My friend and I are walking to dinner when it hits. My jaw clenches, my hands curl into fists, and it feels like my head will explode. My mind fills with overwhelming rage over absolutely nothing and everything remotely annoying that’s ever happened to me. I try to distract myself by listening to my friend, but I can’t hear her over the cacophony of my racing thoughts. Intrusive violent fantasies take over. I resist the urge to stomp my feet and scream. There’s not much that I can do at this point. I just tell myself it’ll pass… and a few minutes later, it does.
Rage is one of many mental health issues people with Lyme Disease face. A study in Neuropsychiatric Disease and Treatment found that 68 percent of Lyme patients experienced explosive anger, homicidal thoughts, and/or suicidal thoughts. Other studies have found that 54 percent of Lyme patients suffer from irritability or mood swings, 23 percent have anxiety, 21 percent experience depression, and 13 percent meet the criteria for obsessive compulsive disorder.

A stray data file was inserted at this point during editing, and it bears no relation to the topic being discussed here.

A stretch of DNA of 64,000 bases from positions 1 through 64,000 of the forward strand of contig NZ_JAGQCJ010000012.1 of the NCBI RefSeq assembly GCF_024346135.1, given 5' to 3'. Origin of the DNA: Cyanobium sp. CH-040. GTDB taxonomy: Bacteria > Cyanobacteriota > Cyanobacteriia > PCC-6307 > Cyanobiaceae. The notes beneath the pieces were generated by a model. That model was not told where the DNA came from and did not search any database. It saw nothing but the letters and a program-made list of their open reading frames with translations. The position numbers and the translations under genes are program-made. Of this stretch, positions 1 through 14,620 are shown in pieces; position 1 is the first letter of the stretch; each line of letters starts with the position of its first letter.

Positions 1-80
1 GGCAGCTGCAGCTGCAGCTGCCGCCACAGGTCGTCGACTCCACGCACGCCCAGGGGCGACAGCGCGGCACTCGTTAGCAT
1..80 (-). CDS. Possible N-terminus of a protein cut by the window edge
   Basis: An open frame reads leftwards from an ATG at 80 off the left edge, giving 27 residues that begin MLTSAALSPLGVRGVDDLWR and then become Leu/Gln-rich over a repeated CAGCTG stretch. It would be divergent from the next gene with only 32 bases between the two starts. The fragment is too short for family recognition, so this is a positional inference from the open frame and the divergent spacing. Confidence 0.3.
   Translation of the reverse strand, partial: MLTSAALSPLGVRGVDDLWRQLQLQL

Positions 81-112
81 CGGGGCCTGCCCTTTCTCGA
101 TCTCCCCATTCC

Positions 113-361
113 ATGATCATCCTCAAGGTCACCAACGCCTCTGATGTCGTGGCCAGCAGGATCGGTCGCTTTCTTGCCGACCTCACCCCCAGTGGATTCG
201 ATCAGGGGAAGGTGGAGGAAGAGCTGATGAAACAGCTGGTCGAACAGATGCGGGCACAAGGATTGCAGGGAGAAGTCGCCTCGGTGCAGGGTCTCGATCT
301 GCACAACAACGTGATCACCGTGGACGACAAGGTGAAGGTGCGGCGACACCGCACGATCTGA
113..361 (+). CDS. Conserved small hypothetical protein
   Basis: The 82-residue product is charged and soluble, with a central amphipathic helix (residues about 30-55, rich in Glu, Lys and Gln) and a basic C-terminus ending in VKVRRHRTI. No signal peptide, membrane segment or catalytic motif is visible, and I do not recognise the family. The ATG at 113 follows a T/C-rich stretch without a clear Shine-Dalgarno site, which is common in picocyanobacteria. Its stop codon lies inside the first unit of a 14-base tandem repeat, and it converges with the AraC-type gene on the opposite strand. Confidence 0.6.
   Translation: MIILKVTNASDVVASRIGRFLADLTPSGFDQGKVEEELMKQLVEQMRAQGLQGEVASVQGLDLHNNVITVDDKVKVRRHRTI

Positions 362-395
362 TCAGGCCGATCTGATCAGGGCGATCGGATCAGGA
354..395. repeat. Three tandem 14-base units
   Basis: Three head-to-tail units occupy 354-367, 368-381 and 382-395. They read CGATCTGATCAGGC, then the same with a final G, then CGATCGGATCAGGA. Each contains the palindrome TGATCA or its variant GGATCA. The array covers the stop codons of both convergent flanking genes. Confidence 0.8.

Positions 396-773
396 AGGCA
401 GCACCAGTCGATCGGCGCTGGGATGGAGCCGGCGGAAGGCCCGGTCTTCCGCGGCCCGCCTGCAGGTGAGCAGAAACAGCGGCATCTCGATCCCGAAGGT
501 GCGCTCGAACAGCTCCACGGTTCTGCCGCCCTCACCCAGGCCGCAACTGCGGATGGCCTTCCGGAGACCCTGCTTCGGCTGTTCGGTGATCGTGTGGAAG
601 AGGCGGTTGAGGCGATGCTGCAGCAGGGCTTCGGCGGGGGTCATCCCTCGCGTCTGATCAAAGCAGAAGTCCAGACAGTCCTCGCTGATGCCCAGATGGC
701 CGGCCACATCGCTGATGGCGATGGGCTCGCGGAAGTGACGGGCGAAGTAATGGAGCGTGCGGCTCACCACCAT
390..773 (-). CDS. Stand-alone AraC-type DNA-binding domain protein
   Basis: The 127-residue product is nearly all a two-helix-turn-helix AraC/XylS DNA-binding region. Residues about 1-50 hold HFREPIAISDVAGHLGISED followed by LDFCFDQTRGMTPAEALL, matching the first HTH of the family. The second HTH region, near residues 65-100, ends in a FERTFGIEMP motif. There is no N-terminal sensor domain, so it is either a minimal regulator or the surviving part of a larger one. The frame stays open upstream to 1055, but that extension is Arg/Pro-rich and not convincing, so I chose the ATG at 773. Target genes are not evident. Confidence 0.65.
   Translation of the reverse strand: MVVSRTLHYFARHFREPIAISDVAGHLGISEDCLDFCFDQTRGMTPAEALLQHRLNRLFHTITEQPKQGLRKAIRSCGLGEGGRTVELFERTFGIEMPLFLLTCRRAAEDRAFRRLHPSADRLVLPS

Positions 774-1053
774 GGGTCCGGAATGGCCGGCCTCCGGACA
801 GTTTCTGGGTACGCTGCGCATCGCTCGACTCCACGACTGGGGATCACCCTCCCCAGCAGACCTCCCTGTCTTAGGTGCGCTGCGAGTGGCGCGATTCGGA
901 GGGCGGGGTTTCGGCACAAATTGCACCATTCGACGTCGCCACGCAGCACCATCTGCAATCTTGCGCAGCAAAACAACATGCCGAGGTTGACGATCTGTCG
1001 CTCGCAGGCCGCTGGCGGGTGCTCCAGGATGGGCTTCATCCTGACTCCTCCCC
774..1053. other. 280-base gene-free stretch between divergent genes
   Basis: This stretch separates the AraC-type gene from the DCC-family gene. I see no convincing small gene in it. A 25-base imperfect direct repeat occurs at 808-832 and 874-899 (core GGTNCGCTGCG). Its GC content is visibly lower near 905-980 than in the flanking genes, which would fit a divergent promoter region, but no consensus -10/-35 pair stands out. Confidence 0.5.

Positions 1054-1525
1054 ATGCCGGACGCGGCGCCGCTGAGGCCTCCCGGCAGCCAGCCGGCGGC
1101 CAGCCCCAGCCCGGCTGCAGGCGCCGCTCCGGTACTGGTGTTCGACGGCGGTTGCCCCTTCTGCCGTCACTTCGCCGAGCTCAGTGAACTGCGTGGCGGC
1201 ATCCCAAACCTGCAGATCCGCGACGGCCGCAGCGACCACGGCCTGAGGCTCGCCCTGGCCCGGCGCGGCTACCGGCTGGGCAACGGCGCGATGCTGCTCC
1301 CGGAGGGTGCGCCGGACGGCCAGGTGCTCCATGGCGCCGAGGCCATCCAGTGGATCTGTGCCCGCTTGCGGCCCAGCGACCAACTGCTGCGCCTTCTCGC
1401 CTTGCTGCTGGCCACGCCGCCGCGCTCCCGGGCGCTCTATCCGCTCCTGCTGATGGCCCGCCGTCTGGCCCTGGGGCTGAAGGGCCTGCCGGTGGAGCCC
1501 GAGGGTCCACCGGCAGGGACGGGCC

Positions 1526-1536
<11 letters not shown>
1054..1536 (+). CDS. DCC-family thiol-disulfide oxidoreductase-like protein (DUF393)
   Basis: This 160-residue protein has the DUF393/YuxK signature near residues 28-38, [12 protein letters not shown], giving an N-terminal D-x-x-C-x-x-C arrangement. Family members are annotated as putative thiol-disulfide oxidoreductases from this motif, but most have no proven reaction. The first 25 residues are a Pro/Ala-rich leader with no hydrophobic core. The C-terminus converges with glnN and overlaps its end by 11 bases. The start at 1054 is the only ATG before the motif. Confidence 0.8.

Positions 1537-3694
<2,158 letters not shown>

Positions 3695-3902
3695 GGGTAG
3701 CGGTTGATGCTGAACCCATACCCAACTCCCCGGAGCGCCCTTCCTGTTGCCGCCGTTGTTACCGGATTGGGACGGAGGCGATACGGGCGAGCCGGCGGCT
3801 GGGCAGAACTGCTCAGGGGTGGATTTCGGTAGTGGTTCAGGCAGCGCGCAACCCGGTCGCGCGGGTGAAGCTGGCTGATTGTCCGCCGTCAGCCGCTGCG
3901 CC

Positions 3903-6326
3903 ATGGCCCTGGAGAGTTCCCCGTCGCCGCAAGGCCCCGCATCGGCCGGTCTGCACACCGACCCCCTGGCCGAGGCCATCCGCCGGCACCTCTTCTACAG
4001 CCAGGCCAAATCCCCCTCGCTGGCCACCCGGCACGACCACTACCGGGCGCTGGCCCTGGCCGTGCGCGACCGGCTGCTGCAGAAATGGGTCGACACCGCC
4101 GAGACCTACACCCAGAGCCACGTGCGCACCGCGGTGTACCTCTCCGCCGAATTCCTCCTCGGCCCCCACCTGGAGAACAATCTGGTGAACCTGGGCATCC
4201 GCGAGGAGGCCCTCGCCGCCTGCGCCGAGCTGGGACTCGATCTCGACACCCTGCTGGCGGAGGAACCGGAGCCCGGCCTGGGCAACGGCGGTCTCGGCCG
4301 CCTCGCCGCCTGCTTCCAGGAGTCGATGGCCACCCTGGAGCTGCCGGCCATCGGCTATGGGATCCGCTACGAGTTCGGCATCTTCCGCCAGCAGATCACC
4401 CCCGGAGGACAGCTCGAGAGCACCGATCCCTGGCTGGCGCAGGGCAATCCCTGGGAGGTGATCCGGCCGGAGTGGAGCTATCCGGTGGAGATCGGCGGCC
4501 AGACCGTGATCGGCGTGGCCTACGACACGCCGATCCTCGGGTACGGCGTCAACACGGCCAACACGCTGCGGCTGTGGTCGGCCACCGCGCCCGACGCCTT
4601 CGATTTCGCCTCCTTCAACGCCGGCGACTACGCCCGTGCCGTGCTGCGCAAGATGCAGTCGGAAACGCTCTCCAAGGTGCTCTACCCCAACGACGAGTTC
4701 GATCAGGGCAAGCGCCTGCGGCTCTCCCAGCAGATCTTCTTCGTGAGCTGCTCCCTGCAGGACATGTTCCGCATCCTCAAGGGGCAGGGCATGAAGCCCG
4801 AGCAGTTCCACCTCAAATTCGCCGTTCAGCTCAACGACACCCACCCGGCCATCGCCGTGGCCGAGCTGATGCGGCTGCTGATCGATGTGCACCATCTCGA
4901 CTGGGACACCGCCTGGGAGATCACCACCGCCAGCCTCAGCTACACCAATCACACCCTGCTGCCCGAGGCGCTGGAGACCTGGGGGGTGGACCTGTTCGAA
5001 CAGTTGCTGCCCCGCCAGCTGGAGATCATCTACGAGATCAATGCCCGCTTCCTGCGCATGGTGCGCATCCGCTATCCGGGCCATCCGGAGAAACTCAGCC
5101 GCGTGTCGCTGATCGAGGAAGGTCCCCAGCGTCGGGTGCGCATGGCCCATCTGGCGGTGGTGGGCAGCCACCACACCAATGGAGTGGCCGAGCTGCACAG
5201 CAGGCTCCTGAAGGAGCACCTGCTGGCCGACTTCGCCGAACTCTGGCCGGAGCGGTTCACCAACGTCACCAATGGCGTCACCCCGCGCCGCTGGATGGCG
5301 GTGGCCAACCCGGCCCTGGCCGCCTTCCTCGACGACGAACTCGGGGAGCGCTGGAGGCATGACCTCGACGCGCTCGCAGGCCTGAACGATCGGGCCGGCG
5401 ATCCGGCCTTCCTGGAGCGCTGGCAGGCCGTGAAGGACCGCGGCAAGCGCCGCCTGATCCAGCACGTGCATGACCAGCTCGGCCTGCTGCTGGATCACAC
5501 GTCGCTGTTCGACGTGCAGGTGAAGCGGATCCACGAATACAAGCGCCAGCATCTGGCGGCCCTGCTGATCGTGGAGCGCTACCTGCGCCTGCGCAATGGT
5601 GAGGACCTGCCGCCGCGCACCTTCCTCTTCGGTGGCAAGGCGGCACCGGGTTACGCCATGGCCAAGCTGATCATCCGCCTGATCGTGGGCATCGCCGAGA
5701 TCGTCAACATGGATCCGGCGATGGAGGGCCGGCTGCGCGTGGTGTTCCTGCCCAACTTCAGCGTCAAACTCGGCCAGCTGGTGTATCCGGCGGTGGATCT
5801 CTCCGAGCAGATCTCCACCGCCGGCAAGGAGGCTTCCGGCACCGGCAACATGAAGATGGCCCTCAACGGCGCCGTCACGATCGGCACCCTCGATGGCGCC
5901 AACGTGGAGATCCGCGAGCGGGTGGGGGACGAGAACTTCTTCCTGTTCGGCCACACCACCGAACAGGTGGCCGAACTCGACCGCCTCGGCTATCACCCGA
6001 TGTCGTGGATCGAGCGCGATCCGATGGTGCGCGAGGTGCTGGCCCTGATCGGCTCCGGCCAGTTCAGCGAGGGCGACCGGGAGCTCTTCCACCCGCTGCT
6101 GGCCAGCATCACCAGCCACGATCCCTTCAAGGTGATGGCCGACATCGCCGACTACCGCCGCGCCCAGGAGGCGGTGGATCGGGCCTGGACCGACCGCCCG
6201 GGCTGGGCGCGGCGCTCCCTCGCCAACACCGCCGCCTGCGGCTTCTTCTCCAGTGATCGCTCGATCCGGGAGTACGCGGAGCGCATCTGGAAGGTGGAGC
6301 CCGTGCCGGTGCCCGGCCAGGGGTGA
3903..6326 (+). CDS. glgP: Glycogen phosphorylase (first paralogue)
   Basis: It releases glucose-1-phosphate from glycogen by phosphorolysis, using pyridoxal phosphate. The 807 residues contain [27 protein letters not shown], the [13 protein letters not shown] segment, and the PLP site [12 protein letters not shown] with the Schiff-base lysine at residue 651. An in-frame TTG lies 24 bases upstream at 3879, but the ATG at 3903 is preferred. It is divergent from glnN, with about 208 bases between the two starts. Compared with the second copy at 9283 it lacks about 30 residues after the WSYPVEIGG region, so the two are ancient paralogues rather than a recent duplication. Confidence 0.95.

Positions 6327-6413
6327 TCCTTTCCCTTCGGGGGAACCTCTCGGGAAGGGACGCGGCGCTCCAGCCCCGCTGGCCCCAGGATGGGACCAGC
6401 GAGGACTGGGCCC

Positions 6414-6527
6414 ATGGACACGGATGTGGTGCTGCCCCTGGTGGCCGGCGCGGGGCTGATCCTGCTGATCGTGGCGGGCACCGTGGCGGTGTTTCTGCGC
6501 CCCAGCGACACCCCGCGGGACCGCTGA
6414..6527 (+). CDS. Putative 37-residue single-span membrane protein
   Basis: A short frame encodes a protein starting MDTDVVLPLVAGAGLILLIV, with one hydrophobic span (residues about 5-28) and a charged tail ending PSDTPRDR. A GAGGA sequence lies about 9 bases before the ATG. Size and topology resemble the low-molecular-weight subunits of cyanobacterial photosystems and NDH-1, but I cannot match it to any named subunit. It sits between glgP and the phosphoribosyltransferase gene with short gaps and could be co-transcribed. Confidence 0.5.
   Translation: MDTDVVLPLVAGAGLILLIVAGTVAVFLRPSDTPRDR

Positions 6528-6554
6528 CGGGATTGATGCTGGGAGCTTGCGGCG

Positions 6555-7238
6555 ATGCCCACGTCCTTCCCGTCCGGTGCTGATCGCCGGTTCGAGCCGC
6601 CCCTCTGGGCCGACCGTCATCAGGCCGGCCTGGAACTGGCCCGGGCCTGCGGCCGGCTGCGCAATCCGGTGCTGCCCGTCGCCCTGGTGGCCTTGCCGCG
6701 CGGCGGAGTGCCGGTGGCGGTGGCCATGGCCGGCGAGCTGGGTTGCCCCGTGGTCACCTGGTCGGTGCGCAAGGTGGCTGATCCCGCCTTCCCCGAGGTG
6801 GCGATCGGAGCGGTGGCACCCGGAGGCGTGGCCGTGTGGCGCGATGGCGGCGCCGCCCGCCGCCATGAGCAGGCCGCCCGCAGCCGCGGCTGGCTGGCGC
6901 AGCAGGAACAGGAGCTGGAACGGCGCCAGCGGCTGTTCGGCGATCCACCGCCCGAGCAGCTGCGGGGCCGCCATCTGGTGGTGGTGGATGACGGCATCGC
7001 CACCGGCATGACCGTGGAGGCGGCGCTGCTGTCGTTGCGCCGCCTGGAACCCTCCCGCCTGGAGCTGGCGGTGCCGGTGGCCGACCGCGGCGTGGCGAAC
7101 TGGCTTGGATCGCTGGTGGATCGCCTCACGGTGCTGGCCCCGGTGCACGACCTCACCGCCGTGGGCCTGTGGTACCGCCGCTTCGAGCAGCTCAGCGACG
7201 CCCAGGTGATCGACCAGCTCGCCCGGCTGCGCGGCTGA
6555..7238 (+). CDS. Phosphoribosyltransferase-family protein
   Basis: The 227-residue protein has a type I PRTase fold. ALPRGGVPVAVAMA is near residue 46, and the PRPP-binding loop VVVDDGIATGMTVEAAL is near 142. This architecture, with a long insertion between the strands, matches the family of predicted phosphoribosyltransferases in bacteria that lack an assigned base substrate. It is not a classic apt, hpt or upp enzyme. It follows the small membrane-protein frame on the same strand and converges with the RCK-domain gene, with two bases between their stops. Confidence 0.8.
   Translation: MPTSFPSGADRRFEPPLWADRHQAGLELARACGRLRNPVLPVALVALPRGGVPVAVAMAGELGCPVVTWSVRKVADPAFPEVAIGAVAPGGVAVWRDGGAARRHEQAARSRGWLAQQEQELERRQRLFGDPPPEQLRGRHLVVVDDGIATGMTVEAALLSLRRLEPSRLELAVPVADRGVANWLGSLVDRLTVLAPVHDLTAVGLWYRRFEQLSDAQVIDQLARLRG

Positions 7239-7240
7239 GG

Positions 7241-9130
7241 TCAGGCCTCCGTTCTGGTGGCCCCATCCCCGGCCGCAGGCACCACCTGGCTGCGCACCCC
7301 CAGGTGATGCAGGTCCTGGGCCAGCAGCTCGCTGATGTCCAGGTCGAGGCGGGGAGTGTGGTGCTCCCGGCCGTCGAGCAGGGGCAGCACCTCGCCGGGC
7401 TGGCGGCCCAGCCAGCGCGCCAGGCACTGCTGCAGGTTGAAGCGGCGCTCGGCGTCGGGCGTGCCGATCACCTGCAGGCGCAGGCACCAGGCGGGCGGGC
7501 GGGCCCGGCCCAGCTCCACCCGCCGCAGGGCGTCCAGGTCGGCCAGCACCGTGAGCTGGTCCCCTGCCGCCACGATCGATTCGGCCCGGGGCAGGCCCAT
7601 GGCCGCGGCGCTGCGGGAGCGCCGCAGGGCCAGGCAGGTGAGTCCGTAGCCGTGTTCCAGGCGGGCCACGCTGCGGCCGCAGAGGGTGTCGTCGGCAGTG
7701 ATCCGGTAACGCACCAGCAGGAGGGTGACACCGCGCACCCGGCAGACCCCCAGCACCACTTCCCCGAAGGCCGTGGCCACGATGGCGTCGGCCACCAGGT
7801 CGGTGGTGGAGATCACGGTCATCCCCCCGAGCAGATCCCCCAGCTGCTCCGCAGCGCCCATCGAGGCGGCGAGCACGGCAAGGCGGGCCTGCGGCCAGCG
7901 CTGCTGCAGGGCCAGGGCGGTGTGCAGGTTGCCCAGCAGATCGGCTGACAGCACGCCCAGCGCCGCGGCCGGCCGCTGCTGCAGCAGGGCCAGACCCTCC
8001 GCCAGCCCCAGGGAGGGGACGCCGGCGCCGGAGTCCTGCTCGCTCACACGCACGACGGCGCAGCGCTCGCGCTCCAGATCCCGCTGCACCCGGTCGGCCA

I’m one of those people. And I am far from alone.
The Mental Cracks Of Lyme Disease
Kerri Lynn Neugebauer, a 47-year-old marketing and talent director in Pittsburgh, experienced intense paranoia while she was suffering from Lyme. “I thought I was being followed when I was out,” she remembers. “I would wake up in the middle of the night clawing at the walls because I thought I was trapped. And every time we came home from being out, I thought someone was in the house.”